Monday, March 19, 2007

The Weekend

Spring break is over.

In honor of the day, Rose mentioned that she had learned in U.S. History that the Irish were dreaded as immigrants because of the quantity of their drinking. "Oh, dear God, not more Irish!" is how she reported the town fathers reacting when the boats would come in. The only immigrants worse were the Scots because they enjoyed nothing more than a good fight to go along with their drinking, although they tended to live in the back country so that kept involvement with the towns to a minimum. Did I mention that Tom and I have a lot of Irish ancestry? We are a sad tribute to our hard drinking forebears.

Also, when at the grocery store the next day (note to self, avoid any contact with Greenville avenue for the entire length of St. Patrick's day), a Sudanese checker asked with a wide smile if I had been at "the celebration" yesterday. (The store is on Greenville where the parade goes.) I told him that although we had a lot of Irish in our backgrounds, we tended to avoid the parade. He then said with evident delight, "Oh, I was here at work but I enjoyed so much seeing all the happy people at their celebration. It was so much fun to watch! Why is it for the Irish?" Whereupon I gave him the quick story of St. Patrick and his day. He then said again, "It is a good day. I love to see everyone so happy and cheerful." I liked to get this completely neutral take on the "celebration."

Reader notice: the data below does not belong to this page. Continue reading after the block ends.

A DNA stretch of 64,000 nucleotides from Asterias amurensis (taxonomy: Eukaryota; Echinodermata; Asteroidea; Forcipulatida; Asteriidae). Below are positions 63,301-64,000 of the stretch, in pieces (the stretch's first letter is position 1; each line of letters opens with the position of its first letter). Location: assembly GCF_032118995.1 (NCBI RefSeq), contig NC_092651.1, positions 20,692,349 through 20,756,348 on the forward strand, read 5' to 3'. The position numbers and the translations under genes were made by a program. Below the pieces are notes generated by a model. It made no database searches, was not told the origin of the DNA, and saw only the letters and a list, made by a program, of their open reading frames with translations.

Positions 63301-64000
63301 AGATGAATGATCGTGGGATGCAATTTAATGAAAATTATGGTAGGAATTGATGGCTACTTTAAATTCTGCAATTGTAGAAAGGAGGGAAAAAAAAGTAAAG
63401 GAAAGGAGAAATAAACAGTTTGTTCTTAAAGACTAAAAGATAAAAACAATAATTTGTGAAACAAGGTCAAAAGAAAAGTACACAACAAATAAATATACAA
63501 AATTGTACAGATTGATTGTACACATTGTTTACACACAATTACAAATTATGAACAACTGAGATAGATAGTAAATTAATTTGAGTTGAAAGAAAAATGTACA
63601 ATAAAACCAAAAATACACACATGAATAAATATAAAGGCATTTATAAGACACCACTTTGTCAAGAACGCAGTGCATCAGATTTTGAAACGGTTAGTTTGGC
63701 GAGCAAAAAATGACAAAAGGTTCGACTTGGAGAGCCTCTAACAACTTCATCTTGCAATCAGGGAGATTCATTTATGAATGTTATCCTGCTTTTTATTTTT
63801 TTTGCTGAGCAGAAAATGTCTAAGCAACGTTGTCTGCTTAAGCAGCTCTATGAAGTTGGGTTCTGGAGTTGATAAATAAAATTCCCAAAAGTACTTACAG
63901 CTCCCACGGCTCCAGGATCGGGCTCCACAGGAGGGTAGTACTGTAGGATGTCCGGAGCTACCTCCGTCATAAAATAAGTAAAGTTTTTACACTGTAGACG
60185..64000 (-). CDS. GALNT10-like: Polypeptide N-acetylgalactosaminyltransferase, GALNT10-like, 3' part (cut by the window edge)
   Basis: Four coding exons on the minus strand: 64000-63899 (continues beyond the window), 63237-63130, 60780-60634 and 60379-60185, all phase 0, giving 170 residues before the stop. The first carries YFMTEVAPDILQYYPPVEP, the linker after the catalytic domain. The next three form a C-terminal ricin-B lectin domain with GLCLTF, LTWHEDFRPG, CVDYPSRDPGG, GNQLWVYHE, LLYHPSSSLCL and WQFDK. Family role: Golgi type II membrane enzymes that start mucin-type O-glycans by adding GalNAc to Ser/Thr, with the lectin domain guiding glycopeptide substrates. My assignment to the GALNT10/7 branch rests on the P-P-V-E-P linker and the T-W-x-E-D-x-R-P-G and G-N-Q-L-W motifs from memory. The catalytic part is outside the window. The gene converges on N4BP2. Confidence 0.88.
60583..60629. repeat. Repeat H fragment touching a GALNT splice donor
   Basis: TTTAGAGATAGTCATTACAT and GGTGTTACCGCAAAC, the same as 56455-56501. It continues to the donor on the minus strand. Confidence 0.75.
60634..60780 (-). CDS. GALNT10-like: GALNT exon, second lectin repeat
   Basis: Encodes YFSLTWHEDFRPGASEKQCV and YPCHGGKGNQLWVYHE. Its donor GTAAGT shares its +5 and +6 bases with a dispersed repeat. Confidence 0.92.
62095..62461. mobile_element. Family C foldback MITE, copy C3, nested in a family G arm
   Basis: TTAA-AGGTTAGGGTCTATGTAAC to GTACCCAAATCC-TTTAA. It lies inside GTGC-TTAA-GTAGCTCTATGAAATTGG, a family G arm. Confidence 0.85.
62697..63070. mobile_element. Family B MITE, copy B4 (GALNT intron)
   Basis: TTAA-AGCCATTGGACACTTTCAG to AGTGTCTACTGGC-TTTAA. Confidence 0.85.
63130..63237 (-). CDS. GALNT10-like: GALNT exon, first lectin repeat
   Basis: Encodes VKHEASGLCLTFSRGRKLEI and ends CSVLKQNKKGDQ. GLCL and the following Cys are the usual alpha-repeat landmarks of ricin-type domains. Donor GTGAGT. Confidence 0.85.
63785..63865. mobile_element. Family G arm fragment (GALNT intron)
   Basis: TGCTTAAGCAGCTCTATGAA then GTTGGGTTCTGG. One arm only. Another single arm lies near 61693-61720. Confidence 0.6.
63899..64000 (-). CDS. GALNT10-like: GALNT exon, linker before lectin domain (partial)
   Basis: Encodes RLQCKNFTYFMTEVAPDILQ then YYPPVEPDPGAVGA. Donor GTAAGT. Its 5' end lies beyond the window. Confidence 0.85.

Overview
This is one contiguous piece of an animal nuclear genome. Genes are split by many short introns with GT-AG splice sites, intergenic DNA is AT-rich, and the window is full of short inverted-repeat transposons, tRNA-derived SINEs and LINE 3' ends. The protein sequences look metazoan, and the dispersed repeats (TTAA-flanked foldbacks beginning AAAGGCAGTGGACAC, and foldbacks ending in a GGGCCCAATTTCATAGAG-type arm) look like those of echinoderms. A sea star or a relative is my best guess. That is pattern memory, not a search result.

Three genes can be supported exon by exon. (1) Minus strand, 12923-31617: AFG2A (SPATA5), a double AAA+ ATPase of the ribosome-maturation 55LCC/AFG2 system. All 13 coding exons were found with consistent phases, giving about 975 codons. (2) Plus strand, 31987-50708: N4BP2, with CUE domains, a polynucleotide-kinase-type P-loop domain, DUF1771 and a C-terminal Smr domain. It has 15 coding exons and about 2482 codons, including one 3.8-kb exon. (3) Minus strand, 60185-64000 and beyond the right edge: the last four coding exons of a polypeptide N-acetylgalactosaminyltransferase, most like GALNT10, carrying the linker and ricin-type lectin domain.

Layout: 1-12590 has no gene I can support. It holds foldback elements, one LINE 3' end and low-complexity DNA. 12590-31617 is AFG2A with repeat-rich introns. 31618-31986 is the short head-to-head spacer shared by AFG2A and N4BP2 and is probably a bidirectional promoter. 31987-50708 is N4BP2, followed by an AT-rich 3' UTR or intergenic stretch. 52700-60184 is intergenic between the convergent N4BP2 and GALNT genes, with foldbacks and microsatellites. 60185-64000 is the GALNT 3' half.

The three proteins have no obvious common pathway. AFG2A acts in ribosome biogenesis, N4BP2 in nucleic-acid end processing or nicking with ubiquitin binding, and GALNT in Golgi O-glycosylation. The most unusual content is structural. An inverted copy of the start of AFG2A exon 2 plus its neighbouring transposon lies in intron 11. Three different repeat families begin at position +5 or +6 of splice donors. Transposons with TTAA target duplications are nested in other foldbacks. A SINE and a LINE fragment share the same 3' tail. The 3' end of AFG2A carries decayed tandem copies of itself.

Rose began watching The Lord of the Rings trilogy (extended version, of course!) on Saturday. As soon as I saw it I couldn't pull away. It has been a long time since I've seen it and I had forgotten how much Peter Jackson had retained of the original themes. Good and evil, free will and choices, temptations, what constitutes a heroic effort ... what fantastic contemplation this has provided me for the weekend. We progressed through the second movie yesterday and halfway through the last one. I also began rereading the trilogy and am about halfway through the first book. Again, I am amazed at Tolkien's masterpiece. (Note to self: use this for future Lenten reading and watching. Note to others: see the sidebar for any links.)


A late Christmas gift given to me by one of Hannah's friends ... Holy Toast. We were cracking up.

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